In treating upon which, I shall premise,

1. That the proper Subject-matter of Reve­lation, called here God's speaking, being not self-evident, and out of the Road of Nature, re­quires some extraneous Principles to prove it by. Sensible Objects lye open to the Sense, and need no Proof; for who ever thought it necessary to labour in proving there is a Sun in the Heavens; that it rises and sets, and has its stated Times and Periods of Revolution; which every man that has his Eye-sight knows and sees as well as himself?

[Page 3] And there are Rational Inferences which we make from precedent Postulata, that are as evi­dent as the Principles from which they are dedu­ced, and which all men alike agree in.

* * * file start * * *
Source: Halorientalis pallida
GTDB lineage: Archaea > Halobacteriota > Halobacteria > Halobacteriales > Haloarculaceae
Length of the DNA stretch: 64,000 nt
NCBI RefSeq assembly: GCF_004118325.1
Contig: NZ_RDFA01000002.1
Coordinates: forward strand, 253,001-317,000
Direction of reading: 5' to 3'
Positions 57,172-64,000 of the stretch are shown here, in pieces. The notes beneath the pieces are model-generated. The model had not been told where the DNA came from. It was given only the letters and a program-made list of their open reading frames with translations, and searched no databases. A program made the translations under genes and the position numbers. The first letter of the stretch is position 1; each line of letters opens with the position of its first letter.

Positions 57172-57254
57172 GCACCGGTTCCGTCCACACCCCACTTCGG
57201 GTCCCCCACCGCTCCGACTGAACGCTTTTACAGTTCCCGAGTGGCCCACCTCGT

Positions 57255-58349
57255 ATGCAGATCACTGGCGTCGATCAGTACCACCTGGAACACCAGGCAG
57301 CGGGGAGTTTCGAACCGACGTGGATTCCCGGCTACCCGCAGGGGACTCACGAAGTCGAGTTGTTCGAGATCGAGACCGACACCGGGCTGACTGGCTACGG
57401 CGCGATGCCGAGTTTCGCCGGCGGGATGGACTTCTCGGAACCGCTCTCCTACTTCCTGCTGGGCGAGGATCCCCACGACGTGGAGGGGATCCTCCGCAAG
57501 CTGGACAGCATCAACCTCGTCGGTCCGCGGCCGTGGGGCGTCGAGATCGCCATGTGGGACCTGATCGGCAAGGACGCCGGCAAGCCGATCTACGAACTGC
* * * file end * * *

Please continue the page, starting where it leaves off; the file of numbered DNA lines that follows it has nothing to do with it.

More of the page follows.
But in matters of mere Revelation, there is no manner of Connection between them and what we know before, and are therefore never to be wrought out, or learned by the Book of Nature or Reason; but are only to be understood and known, as God is pleased to communicate them. We might search and search eternally, and yet never have found out the Mystery of our Re­demption; that Mystery which not only the Prophets enquired and searched diligently, 1 Pet. 1.10. but also the angels desire to look or pry into, ver. 12. [...]; and were obliged to wait till the mani­fold wisdom of God was in its proper time made known to them by the Church, Eph. 3.10. (as has been be­fore suggested).

This then being the Subject of Revelation, 'tis reasonable that this Revelation should have some other ways of Proof; that what is thus Divine in its Discovery, should have a suitable Evidence to justify it.